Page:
Gender Equity and Mainstreaming Some gender elements
Description The Karnataka State Highways Improvement III Project (KSHIP III) will improve about 418 kilometers (km) of state highways in the state of Karnataka, in line with the state''s core road network (CRN) development plan. It will involve upgrading of identified state highways to two- and four-lane with paved shoulders, depending on traffic requirements, and reconstruction, widening, and strengthening of culverts and bridges. Contracts will be based on a hybrid-annuity model with a 7-year annuity period, post-construction. The project will carry out a road safety audit to identify critical accident spots across state highways on the CRN, and implement suitable measures to improve these accident spots. The project will also strengthen institutional capacity and efficiency in Karnataka Public Works, Ports, and Inland Water Transport Department (KPWD).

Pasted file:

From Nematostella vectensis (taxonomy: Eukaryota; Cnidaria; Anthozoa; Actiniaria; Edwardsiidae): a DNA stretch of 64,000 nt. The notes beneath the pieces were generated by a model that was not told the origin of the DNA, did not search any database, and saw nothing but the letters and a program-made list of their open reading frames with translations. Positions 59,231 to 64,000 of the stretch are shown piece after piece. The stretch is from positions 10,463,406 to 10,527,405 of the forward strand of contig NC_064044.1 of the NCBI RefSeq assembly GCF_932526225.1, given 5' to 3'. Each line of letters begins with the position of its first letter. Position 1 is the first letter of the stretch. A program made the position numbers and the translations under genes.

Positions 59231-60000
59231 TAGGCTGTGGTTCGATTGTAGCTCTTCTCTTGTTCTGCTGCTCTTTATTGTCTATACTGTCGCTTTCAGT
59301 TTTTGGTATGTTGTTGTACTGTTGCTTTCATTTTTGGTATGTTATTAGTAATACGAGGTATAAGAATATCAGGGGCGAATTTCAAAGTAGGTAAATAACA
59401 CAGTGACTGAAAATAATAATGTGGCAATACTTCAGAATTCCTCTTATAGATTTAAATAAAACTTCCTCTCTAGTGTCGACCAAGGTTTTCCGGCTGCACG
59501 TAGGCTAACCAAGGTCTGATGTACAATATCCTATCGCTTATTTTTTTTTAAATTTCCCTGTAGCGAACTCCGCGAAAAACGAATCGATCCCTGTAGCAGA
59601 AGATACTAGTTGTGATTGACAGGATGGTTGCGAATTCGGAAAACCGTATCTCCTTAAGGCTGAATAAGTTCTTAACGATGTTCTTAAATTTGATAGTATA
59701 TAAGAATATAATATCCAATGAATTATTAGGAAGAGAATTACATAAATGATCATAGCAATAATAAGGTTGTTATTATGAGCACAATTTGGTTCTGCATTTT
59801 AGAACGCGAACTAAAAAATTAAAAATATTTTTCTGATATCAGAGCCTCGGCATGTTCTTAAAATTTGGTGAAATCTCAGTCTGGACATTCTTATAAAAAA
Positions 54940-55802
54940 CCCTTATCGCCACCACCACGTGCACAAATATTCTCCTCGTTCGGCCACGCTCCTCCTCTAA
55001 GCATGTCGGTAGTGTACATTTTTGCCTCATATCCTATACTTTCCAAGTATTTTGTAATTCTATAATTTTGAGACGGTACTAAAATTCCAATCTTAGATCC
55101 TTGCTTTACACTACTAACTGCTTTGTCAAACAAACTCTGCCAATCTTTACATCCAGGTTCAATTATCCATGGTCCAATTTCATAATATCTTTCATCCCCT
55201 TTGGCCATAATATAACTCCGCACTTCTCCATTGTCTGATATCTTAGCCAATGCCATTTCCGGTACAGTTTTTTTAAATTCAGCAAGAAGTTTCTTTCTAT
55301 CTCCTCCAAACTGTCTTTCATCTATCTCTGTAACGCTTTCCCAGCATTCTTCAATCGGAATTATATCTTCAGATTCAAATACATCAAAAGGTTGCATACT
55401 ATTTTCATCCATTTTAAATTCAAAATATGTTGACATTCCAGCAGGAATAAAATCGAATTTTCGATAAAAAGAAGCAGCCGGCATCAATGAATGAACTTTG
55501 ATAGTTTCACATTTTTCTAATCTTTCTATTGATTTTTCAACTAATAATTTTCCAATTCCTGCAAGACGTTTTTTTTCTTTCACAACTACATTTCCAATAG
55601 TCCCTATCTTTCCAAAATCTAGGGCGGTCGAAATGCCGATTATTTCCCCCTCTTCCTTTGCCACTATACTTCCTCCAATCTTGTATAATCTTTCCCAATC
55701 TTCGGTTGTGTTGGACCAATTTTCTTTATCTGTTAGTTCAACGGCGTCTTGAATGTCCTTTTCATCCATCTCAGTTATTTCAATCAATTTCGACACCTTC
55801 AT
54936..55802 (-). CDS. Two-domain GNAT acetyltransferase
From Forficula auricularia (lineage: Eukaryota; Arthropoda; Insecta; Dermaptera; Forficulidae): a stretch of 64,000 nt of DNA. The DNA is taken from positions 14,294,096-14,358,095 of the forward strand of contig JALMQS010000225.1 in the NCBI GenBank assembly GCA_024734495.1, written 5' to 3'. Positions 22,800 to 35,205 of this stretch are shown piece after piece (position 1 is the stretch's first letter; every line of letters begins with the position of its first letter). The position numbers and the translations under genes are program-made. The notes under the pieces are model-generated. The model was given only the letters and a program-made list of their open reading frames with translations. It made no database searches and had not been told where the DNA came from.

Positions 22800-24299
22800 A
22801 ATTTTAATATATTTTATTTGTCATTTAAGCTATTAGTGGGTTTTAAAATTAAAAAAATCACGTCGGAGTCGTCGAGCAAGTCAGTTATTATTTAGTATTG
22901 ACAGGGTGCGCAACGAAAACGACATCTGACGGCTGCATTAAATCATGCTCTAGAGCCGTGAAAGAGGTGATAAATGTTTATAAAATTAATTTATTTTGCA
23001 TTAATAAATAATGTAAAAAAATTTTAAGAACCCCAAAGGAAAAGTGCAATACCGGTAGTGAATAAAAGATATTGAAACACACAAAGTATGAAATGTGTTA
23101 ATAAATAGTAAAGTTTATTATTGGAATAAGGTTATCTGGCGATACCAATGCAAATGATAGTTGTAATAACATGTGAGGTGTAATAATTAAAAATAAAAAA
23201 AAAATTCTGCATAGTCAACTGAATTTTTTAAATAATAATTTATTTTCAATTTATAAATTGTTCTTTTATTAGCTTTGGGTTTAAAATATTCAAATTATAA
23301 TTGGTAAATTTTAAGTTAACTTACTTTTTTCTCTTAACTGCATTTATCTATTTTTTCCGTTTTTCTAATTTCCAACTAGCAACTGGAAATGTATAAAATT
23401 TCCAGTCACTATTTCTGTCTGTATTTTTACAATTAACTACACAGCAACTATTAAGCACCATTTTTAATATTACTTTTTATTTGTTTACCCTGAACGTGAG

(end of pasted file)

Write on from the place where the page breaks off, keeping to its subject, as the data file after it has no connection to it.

Project Rationale and Linkage to Country/Regional Strategy

State context. Karnataka state in southwest India has an area of about 192,000 square km and a population of about 64 million. Economically, Karnataka is one of India''s better-performing states: the net income per capita is about 50% above the national average, and grew at over 10% per year during FY2012 to FY2016. The population density is lower than the national average, and the sex ratio (number of females to males) is 968 females per 1,000 males, compared to the national average of 940. The unemployment and poverty rates are also lower than the national averages, and the state receives substantial foreign direct investment (third-highest nationally, after the National Capital Region and Maharashtra).